Even the healthiest pet can develop an infection over time. It can be something mild like a urinary tract infection, an ear infection, or a skin infection. Some infections can be more severe like uterine infections or kidney and liver infections, affecting multiple organs all at once.
There are often situations where your veterinarian will prescribe a broad-spectrum antibiotic to help fight an infection.
Like all other medical professionals, veterinarians are working to ensure that antibiotics are prescribed more carefully. If they are prescribed in situations where they are not necessary, many problems can result. In this article we discuss some of these situations, and a few of the reasons why antibiotics should be prescribed cautiously.
What are antibiotics?
Antibiotics are medications that help to fight bacterial infections.
Some antibiotics work to inhibit bacterial growth (bacteriostatic) while others will kill bacteria (bactericidal). Antibiotics can be prescribed in short courses or sometimes for several weeks, depending on the severity of the infection.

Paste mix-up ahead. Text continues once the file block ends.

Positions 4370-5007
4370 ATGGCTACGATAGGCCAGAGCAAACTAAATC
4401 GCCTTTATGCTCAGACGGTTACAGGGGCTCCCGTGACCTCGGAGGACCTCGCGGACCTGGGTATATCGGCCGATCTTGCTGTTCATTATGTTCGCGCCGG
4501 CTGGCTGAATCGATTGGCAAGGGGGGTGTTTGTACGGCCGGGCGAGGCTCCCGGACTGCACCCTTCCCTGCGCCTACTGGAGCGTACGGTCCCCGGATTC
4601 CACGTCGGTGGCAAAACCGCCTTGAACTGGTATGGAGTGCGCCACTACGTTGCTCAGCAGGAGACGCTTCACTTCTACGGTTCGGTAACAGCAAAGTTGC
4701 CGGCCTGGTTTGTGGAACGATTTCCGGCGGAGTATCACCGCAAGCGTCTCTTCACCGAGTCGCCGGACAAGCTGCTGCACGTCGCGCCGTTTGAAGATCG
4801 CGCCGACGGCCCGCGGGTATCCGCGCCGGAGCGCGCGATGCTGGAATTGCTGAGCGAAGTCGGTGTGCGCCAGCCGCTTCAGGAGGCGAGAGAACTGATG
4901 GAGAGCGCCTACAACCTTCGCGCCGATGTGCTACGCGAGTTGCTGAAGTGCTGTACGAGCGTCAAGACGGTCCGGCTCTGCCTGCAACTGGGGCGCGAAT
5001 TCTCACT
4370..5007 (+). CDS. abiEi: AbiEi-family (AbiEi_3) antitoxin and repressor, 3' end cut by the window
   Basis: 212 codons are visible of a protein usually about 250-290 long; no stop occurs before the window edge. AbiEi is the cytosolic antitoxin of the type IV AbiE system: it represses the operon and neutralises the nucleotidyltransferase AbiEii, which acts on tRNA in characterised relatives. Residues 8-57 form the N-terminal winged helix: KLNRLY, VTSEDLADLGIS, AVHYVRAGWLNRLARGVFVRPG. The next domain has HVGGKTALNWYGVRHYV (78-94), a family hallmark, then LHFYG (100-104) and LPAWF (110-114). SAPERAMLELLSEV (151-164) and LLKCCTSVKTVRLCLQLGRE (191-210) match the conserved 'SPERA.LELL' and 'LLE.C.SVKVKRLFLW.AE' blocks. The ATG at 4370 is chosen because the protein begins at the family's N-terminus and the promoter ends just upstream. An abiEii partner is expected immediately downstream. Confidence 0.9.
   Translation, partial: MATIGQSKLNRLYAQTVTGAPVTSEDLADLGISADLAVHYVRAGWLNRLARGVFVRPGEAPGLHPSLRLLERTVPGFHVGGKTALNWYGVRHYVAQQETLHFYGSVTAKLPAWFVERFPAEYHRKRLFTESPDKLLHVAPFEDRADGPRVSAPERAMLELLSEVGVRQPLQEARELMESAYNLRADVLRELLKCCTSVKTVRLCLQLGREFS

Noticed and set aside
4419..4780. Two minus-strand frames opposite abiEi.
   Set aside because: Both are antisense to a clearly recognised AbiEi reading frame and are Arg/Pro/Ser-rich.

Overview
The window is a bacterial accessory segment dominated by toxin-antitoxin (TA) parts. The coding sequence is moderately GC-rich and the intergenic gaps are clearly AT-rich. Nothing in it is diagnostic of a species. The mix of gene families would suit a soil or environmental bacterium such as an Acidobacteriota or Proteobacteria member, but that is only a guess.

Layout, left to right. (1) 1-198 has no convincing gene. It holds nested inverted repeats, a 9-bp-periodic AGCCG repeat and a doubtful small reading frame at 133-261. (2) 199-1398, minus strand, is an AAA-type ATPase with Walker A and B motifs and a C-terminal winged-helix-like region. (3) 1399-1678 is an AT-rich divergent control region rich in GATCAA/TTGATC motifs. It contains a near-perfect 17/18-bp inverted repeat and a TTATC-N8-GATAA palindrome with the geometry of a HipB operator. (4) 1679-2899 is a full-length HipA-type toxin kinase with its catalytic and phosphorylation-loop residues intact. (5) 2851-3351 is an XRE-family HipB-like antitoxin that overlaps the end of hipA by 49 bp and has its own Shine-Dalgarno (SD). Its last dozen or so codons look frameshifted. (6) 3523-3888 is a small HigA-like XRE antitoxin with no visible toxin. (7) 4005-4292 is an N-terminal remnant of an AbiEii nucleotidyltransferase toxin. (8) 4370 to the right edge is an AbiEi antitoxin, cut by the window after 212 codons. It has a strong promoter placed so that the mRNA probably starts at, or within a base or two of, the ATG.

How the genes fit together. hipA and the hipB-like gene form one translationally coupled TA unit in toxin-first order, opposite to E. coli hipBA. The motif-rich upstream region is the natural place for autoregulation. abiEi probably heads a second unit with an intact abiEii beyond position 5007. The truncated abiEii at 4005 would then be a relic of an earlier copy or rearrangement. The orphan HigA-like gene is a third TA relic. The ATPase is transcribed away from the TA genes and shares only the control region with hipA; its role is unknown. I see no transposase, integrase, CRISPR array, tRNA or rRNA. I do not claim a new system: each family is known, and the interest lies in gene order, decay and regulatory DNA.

Topical or systemic
Antibiotics can be applied topically to skin or inside of the ears. They can also be given orally in tablet, capsule, or liquid formulations. In a hospital setting, antibiotics can be given intravenously, subcutaneously, or intramuscularly. Antibiotics that aren’t given topically are referred to as systemic antibiotics because they work from within the body.
Antibiotic drug classes
There are numerous antibiotic drug classes, and each class will target different bacteria based on criteria like cell wall thickness (Gram positive versus Gram negative) and whether the bacteria can grow with or without oxygen present (aerobic versus anaerobic bacteria). Broad-spectrum antibiotics can cover multiple bacterial classifications, but there is no single antibiotic that can treat all bacteria.
When are antibiotics recommended for pets?
Your veterinarian will prescribe antibiotics in situations where a bacterial infection is suspected.